NGOs fear more arrests with proposed law against fake news

Lawyers for Liberty executive director Eric Paulsen said the implementation of a special committee to curb the spread of fake news was futile and 'doomed to fail'. — Picture by Yusof Mat Isa
Lawyers for Liberty executive director Eric Paulsen said the implementation of a special committee to curb the spread of fake news was futile and 'doomed to fail'. — Picture by Yusof Mat Isa

KUALA LUMPUR, Feb 4 — Human rights groups have raised concerns that free speech could be curtailed by proposed legislation to curb fake news.

Suara Rakyat Malaysia chairman K. Arumugam said that in order for implementation of laws against fake news to be a success, the strengthening of other institutions like the judiciary and enforcement agencies had to take place first.

“The proposal to enact new laws to fight against fake news is also linked to the fight for greater freedom of expression because of the government’s intolerance in using existing laws like the Sedition Act 1948, the Official Secrets Act 1972, the Communications and Multimedia Act, among others,” he said.

“If there is real need for another legislation to contain fake news, it has to be done only after we have strengthened our institutions such as the judiciary, enforcement agencies, restoration of press freedom and a functional democracy.”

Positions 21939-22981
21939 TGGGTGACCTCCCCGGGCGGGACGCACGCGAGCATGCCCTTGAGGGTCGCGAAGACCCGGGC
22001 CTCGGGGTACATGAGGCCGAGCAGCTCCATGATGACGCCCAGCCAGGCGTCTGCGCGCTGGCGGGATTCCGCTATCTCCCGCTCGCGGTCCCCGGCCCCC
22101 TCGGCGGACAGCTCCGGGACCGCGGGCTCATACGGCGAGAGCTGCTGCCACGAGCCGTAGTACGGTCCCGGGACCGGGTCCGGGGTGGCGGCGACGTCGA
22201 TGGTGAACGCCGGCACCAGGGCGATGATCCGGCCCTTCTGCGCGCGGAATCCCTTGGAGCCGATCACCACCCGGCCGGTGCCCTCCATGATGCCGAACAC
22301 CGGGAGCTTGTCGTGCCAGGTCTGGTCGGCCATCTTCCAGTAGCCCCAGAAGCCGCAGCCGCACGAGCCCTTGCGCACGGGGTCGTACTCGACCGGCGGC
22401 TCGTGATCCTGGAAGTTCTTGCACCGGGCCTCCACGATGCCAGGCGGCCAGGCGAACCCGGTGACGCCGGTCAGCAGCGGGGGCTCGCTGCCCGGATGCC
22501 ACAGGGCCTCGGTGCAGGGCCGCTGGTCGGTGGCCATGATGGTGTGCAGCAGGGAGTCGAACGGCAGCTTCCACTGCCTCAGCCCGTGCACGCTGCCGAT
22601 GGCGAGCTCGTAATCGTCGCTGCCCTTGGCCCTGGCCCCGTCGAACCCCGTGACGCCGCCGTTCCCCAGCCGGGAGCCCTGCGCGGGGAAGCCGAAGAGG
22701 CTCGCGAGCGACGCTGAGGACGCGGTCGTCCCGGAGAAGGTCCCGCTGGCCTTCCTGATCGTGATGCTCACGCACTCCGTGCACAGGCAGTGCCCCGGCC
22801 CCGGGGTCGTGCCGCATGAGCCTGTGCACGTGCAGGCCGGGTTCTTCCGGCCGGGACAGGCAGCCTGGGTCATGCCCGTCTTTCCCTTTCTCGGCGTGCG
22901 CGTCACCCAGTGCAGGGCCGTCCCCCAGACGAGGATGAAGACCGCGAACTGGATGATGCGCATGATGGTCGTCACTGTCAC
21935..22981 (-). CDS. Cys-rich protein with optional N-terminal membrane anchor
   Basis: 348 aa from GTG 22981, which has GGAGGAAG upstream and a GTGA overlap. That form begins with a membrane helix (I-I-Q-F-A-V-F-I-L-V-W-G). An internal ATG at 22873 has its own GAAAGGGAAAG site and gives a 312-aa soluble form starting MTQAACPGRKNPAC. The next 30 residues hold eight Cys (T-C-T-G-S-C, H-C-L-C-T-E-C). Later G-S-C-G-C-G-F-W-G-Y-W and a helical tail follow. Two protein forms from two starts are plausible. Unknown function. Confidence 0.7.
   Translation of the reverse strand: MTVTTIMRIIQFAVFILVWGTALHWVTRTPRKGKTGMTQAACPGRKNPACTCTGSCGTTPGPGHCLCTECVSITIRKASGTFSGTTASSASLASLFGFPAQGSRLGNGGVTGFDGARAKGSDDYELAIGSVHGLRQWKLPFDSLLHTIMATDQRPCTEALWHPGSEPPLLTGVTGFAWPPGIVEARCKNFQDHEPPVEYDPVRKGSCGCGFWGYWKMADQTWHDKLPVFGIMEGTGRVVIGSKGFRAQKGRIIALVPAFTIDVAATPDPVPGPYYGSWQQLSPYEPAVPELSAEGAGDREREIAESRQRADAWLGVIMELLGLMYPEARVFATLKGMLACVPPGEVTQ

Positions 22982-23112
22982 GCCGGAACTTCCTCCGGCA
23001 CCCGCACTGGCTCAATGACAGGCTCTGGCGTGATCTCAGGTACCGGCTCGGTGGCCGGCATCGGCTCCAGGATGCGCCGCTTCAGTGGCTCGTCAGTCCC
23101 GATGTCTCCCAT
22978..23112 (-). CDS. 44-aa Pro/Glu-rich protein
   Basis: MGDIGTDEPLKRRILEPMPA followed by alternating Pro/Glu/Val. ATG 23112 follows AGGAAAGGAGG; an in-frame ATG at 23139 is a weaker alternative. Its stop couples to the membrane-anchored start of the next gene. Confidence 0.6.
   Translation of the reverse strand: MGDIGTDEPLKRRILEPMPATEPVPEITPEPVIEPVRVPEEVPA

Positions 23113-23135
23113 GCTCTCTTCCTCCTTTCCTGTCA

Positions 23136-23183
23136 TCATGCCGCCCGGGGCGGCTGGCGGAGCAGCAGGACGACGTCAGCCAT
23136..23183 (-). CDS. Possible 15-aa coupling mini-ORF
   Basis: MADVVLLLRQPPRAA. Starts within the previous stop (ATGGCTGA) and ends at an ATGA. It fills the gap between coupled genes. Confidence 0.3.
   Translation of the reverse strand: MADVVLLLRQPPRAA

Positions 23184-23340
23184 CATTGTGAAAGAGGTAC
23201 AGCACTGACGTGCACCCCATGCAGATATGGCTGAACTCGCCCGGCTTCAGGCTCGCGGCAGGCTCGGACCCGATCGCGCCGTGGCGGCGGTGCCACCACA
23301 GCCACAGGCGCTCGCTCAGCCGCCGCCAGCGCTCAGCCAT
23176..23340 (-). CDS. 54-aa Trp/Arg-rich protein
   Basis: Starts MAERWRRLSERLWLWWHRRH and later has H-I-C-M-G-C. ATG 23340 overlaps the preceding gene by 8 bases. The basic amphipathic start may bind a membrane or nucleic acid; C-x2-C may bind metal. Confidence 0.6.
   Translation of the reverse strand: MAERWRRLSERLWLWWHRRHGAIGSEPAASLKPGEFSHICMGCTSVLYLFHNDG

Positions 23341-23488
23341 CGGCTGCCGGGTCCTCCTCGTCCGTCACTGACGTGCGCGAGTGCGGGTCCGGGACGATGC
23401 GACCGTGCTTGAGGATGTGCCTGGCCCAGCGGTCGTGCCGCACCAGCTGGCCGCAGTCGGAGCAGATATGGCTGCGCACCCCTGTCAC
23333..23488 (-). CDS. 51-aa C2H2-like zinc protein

In a recent statement, Minister in the Prime Minister’s Department Datuk Seri Azalina Othman said a special committee has been formed to stop the spread of fake news, which she hoped could introduce a new law in the upcoming Parliament meeting on March 5.

She said the new law was necessary as fake news could potentially threaten the country’s political stability, undermine public order and disrupt national security.

Article 19’s Malaysia programme officer Nalini Elumalai echoed Arumugam’s sentiments, adding that fake news should not be used as an excuse to censor speech.

“It is also crucial to maintain an enabling environment for freedom of expression that is in line with the international standards. Fake news should not be the government’s excuse to abuse laws of freedom of speech and to censor speech,” said Nalini.

“The committee must be studied, engagement and meaningful cooperation with the relevant stakeholders like civil societies, the Malaysian Bar, media outlets, journalists, academia and digital companies must take place first.”

“This is to ensure better understanding of the issue at hand,” she added.

Lawyers for Liberty executive director Eric Paulsen said counter propaganda, or clarification material, should be introduced in place of the special committee.

He said the implementation of a special committee to curb the spread of fake news was futile and “doomed to fail”.

“The government could, like other governments, come up with their own clarification or counter propaganda in order to put across their version of the news,” said Paulsen.

“The authorities must realise that in a democracy, there must be differing views and it is not for them to decide what is right, wrong, true or fake.”

He added that the public should be given the right to discern between legitimate news sources and fake ones.

The government currently has a fact-checking website called sebenarnya.my.